Strong coverage of the writing process. Chapter 4 devotes special attention to the writing process, including strategies for discovering and exploring ideas, considering the audience, drafting, revising, and editing. Sample student writings are accompanied by clear and thorough explanations of each student's process.
Enhanced coverage of argument and research. The coverage of argument has been expanded and moved to a new chapter. Chapter 5 also provides detailed coverage of the research process. An extended example demonstrates one student's process through the stages of writing a research argument. In addition, this chapter explains MLA documentation and provides numerous illustrations of the most recent MLA guidelines.
Plenty of topics for writing and discussion. These topics invite students to think about the important issues inherent in each chapter's theme.
Opportunities for collaborative work. Sharing ideas and writings with other students can often enrich each student's experience of a literary work. Therefore, at the end of each thematic chapter, at least one collaborative project is included in the "Connections" for writing and discussion. In addition, Chapter 4 includes "Strategies for Collaborative Work."
An approach grounded in personal response. To invite students to become more engaged with the literary works they are studying, the text stresses the importance of the reader's interaction with and response to what he or she reads. Chapter 1 explores the relationship between reading as a choice and reading as a requirement; this emphasis on the reader's engagement with the literary work is reflected throughout the text.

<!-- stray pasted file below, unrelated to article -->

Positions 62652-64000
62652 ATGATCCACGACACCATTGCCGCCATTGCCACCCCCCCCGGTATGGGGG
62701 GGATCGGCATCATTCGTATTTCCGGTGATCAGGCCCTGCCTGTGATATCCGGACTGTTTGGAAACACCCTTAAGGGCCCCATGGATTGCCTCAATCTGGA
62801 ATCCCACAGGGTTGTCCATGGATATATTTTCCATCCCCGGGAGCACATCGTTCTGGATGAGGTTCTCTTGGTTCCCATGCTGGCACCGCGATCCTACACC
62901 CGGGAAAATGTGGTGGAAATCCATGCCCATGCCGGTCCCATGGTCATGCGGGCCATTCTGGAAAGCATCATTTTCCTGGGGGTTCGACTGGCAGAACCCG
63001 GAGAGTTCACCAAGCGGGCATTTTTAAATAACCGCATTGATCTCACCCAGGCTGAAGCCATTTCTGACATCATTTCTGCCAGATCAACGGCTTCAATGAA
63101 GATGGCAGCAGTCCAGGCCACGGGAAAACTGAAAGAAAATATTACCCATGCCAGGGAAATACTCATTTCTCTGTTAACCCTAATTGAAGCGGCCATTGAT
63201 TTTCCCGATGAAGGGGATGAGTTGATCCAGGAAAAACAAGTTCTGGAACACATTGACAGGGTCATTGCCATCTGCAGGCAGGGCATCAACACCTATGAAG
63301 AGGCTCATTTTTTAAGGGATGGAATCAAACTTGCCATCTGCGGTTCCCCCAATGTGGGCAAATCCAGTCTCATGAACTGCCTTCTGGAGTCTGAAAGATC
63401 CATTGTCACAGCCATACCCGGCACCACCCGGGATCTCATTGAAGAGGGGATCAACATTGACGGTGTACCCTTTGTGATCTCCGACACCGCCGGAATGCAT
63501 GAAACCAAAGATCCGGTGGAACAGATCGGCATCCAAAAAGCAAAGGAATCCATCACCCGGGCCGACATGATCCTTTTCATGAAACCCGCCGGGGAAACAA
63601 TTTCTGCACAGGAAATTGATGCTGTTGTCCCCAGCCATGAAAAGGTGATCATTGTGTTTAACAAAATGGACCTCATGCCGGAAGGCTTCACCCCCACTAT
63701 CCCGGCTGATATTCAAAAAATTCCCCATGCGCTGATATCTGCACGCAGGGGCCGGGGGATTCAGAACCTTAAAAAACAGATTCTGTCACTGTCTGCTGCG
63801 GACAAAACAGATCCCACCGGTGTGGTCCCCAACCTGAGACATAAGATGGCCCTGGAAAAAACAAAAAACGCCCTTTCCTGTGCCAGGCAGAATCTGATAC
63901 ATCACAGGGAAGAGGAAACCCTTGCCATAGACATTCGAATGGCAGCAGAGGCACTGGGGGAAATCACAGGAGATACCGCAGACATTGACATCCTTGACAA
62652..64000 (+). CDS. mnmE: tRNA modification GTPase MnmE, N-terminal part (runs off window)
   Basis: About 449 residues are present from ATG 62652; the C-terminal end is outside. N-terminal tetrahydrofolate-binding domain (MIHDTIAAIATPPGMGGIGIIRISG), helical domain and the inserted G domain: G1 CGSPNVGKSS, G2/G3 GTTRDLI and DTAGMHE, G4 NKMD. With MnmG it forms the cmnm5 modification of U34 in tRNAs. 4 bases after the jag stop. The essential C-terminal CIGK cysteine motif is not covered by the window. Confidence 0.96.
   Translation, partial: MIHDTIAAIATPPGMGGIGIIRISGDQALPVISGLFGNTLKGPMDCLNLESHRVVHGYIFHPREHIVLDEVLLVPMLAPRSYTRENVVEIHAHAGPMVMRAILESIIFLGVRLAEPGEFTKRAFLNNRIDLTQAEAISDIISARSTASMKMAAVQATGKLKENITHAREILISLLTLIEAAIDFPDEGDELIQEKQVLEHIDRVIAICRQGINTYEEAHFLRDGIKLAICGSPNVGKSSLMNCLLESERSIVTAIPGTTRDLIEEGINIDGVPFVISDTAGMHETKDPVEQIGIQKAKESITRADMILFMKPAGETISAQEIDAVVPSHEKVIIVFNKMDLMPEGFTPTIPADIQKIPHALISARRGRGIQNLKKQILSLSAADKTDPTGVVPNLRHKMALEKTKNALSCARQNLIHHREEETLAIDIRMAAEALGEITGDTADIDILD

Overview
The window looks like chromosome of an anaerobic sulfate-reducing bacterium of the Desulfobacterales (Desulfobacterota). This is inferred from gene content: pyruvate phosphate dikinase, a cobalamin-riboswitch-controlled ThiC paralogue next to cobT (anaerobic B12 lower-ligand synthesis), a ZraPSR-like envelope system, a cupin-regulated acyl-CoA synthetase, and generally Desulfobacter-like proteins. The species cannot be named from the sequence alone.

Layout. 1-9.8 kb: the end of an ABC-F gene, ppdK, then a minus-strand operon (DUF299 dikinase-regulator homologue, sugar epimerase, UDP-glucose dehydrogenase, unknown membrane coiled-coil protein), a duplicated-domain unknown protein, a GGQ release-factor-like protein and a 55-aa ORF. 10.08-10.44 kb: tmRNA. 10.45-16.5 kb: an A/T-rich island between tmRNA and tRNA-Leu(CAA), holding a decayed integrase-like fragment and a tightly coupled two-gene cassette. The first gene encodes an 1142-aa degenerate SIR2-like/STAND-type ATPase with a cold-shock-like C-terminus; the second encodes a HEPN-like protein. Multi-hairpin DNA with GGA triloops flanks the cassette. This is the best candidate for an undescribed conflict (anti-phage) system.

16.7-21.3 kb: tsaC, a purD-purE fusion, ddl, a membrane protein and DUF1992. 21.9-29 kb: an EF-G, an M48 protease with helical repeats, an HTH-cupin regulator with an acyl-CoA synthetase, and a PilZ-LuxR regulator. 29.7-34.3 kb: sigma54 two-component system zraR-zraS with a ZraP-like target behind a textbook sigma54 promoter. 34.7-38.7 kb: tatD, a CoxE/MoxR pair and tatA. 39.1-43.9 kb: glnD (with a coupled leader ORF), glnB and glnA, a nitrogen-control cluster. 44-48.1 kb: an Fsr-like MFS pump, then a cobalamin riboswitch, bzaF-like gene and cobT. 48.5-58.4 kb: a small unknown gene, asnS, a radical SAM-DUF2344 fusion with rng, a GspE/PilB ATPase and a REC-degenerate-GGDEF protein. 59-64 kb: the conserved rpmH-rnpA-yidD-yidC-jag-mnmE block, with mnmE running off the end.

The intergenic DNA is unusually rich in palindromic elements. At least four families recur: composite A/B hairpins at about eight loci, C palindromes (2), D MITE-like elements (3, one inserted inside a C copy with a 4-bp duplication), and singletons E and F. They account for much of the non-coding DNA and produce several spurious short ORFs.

A thorough introduction to literary terms. Chapter 2 invites students to become part of the literary conversation by showing how literary terms relate to ideas and concepts with which they are already familiar.
A thorough introduction to genres and approaches to literary criticism. Chapter 3 provides clear definitions and short historical overviews of short fiction, poetry, drama, and nonfiction, thus providing students with the background information that will help them form their responses. In addition, students are introduced to five approaches to scholarly criticism.